• I use filters in Excel all the time for ad group organization. – Melissa Mackey
  • Adwords Editor all the way! Along with an Excel master spreadsheet. – Eric Farmer
  • Excel for analyzing them & creating reports, Editor for organizing. – Claire Remmetter
  • Excel + AdWords Editor = Win. – Robert Brady
  • What? No one mentioning adCenter Desktop? – Andy Groller
  • Mostly always Excel, & sometimes the use of VB/Macros depending on the size of the account. – Peter Gould (@PeterGould83)
  • Whoever developed the vlookup function should be knighted. – Andrew Baker +
  • Adwords Editor for quick stuff, Excel with "contains" filters for the big overhauls. – Rick Galan (@RickGalan) +
  • Q4.1: Hearing lots of Excel and some AE. What’s your favorite Excel "trick" for organizing your accounts? – Luke Alley
    • Color coding text & cell background and conditional formatting FTW! – James Svoboda
    • Best Excel use, building up lists of terms then permutating kw lists (concatenate), using specifc seed columns as ad groups. – Chris Kostecki
  • Q4.2: What’s your best tip for organizing KWs, adgroups, etc? – Luke Alley
    • I try to do it by theme by user intent. Figure out what the user would be looking for by KW & theme & group together. – Neil Sorenson +
    • Picking a main column to distinguish the ad groupings. – Chris Kostecki
    • Think about keyword spend and volume when organizing campaigns. you don’t want one word dominating the campaign budget. – Harris Neifield +
    • Start with Analyze your Campaign & Ad Group Names. Helps with structure and makes management quicker. – James Svoboda ++
      • I agree – the naming convention you use will make your life great or miserable.. start there, build structure. – Rick Galan +
    • In a very basic form: by Search Intent -> Then Slice by kw volume -> after some time by ROI #ppcchat But it’s always in motion. – Sergey Smirnov (@Smirnovi4)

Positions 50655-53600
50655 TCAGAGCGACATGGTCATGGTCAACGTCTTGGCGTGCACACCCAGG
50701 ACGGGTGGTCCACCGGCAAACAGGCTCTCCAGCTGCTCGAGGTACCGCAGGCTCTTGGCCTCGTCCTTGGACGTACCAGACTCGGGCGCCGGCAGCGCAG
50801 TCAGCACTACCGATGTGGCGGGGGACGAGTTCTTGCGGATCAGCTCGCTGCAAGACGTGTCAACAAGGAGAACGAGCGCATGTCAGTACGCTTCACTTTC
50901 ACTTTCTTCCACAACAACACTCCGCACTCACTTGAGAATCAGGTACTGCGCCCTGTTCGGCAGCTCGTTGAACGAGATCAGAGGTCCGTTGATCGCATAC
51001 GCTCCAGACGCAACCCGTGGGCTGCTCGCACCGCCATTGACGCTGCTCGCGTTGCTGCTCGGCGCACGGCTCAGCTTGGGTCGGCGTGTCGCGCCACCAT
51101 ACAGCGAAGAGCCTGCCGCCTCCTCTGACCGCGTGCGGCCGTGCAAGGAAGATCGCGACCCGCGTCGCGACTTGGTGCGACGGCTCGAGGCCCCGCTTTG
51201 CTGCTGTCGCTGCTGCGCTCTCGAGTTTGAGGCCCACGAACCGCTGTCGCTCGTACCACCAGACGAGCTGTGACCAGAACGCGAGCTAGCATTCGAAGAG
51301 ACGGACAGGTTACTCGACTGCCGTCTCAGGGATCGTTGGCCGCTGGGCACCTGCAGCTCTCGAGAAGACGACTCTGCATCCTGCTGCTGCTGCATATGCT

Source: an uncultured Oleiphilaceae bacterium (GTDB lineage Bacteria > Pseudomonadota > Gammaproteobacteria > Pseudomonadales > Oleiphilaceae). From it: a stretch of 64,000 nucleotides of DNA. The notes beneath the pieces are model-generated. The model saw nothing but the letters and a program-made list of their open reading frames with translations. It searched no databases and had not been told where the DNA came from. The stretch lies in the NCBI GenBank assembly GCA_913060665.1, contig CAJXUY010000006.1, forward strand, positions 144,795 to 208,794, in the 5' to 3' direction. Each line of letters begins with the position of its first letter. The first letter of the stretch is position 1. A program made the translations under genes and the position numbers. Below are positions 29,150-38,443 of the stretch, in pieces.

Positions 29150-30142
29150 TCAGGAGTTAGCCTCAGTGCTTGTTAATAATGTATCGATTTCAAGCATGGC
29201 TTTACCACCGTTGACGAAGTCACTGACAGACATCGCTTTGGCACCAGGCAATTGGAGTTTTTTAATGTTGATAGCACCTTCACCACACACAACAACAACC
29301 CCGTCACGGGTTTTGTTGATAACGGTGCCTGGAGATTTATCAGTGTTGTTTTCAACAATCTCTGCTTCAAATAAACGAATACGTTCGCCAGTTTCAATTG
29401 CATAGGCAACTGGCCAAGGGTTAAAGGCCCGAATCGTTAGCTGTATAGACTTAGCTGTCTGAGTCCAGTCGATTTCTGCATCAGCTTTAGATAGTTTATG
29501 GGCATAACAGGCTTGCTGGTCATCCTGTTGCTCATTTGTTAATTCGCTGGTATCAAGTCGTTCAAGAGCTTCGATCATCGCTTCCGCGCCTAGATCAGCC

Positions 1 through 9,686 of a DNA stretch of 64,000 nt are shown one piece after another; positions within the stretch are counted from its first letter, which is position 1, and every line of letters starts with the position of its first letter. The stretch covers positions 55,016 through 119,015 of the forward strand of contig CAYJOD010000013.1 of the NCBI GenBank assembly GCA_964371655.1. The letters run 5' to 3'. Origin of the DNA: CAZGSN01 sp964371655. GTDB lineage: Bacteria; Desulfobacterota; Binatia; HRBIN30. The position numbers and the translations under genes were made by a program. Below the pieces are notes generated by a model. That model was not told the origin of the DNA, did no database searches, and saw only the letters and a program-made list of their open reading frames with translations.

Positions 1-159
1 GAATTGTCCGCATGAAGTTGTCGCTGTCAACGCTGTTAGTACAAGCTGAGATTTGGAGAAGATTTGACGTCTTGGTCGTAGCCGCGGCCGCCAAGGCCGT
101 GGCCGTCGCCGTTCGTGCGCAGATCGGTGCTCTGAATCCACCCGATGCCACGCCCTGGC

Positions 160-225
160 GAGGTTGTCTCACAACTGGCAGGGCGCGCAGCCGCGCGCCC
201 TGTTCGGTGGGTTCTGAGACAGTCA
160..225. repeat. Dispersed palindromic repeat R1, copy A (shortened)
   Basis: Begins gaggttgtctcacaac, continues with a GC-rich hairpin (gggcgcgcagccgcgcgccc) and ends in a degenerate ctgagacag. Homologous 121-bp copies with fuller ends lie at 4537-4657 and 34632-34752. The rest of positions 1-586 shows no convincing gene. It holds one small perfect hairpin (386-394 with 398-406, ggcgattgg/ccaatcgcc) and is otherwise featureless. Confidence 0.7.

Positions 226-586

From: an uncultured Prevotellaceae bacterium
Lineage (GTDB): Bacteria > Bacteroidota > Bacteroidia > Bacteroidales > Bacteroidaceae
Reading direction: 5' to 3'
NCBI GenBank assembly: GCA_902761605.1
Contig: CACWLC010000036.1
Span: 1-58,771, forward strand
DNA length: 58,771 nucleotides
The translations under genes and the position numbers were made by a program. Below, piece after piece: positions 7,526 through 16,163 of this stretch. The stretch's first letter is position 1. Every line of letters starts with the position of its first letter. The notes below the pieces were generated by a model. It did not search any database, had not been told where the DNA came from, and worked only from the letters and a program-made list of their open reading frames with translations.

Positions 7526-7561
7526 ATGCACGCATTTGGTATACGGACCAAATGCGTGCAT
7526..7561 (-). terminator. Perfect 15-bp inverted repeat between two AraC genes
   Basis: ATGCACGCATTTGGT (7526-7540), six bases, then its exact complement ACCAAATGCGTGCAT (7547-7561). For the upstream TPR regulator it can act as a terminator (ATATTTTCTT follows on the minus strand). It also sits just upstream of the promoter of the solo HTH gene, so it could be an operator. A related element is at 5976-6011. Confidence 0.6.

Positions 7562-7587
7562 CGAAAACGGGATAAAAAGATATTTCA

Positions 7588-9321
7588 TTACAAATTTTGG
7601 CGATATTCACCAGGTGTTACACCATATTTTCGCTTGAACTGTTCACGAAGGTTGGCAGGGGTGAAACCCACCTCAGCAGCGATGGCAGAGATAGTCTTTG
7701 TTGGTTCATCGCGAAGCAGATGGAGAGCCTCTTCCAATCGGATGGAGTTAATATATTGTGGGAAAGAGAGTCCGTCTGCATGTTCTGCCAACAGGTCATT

• Pick campaigns first, then organize ad groups by volume/logic. 1k monthly searches = own ad group. – Aaron Levy

Clearly a PPC Manager can not do without Excel OR AdWords Editor. If you don’t have both, you may as well change your career field! – Paul Kragthorpe

Q5: How much time do you take to reorganize or create a new PPC account?

  • As much time as it takes. Always different. – Mark Kennedy
  • Totally depends on the client & scope of campaign. Some take an hour, some take 8 hours. – Melissa Mackey
  • As an In-house PPC depends on the volume of the campaign – but normally several weeks of deep research and work. – Sergey Smirnov
  • As much as is needed to do a good job. – Harris Neifield
  • It’s worth it to take the time to set it up right, even if it takes longer than budgeted / billed. – Melissa Mackey ++
  • As much time as needed. Successful/fast start shows you know what you’re doing. – Andy Groller
  • Depends on how much the client is paying me. – Eric Farmer +
  • Too much depends on the industry, the account size, and competitors for me to generalize. – John Lavin
  • Kind of impossible to answer.. depends on the size/complexity of the client. As long as it takes. – Rick Galan
  • More work now = less work down the line. I’d rather build a house on a solid foundation than prop it up later. – Aaron Levy +++++
  • Depends on client’s monthly hourly allotment (budget). Always put more into restructure/rebuild. – James Svoboda
  • With the in-house campaigns I just inherited, at least a few weeks. Gotta do it right. – Josh Summerhays